Arable land and land used for permanent crops account for 53 percent of Burundi’s land area. Another 5 percent is covered by forest. The principal mineral resources are peat, uranium, nickel, petroleum, tin, bastnasite, and gold.
The climate is tropical, moderated in most places by altitude. The average annual temperature is 20°C (68°F) on the plateau and 23°C (73°F) in the Great Rift Valley. Dry seasons are from May to August and from January to February, and the rest of the year is rainy. The average annual precipitation is about 850 mm (about 33 in), but can vary significantly year to year. Lack of rain periodically causes droughts, and excessive rainfall can cause floods and landslides.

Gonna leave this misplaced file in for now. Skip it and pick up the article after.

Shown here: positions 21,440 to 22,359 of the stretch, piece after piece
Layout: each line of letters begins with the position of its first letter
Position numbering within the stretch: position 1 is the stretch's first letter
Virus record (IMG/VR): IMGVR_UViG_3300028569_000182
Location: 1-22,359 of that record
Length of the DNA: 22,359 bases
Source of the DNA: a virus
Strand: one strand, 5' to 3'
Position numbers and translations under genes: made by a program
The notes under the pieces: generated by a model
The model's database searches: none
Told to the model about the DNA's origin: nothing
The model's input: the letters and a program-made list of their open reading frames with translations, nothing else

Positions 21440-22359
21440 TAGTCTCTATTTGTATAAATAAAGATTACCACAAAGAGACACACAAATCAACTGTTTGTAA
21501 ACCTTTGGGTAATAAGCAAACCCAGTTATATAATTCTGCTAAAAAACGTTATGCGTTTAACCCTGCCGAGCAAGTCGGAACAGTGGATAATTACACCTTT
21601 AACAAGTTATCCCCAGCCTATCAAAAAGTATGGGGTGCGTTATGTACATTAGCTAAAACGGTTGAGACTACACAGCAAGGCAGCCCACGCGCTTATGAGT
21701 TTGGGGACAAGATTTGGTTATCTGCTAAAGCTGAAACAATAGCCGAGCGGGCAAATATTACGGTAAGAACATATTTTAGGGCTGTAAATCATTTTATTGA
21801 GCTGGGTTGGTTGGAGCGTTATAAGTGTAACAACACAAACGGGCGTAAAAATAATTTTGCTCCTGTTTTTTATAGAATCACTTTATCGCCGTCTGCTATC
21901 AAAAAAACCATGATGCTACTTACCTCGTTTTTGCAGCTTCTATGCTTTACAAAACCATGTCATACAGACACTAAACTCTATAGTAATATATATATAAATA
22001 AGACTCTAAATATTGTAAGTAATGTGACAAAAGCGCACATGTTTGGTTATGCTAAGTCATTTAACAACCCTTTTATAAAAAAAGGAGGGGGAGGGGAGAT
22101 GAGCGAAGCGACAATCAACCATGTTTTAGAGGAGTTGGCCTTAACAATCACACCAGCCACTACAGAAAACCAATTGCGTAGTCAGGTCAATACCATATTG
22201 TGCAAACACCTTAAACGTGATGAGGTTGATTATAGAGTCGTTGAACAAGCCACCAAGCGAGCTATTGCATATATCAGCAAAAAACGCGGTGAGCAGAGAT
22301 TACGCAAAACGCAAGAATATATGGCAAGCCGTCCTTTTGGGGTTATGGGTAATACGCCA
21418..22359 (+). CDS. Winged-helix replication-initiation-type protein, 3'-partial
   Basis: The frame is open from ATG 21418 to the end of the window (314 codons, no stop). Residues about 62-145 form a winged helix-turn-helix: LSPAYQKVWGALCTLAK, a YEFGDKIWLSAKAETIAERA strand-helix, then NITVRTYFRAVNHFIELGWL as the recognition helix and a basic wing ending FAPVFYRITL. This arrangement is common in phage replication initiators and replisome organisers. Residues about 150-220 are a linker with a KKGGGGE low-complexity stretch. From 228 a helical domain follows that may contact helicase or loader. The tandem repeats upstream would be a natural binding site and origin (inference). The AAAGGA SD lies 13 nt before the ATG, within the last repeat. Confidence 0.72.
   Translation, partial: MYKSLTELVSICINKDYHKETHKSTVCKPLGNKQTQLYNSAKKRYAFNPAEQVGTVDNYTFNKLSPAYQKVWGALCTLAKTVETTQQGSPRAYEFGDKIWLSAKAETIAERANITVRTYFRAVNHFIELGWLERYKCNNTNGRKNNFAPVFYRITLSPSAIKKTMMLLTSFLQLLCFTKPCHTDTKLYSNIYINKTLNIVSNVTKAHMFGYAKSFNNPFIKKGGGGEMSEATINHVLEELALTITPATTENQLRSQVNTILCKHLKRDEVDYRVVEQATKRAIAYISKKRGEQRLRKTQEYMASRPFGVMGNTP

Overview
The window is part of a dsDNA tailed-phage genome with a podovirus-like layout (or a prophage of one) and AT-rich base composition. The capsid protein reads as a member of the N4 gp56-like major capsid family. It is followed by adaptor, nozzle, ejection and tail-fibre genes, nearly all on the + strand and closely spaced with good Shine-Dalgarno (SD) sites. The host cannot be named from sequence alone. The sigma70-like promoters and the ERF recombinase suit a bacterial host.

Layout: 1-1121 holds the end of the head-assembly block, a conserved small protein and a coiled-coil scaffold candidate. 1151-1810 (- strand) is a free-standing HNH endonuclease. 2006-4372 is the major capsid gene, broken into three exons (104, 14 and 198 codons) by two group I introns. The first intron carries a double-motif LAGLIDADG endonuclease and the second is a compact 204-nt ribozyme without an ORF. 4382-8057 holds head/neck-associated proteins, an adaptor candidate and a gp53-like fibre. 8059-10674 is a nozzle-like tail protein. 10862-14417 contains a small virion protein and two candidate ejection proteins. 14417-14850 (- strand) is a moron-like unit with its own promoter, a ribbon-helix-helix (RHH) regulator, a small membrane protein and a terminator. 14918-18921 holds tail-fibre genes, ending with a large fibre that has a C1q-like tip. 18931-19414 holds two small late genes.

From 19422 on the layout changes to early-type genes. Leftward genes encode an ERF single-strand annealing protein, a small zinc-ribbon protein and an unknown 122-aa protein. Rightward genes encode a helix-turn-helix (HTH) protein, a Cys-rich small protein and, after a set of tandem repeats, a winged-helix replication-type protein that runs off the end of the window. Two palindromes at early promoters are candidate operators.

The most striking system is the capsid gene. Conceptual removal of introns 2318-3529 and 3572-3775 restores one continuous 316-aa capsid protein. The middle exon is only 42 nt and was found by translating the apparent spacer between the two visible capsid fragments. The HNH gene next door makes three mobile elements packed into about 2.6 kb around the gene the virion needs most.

Poor land management has damaged the country’s environment. Overgrazing and the expansion of agriculture into marginal lands have contributed to severe soil erosion. Most of the country’s once extensive forests have been cleared for pastureland and farmland, and human settlements are encroaching upon the habitats of Burundi’s wildlife. Of the animal species that inhabit Burundi, 28 (2004) are threatened. Burundi has ratified an international agreement intended to protect endangered species. About 5.6 percent (2007) of the country’s total area is officially protected from development. The main protected areas are Kibira National Park, Ruvubu National Park, Ruzizi Nature Reserve, and Bururi Nature Reserve.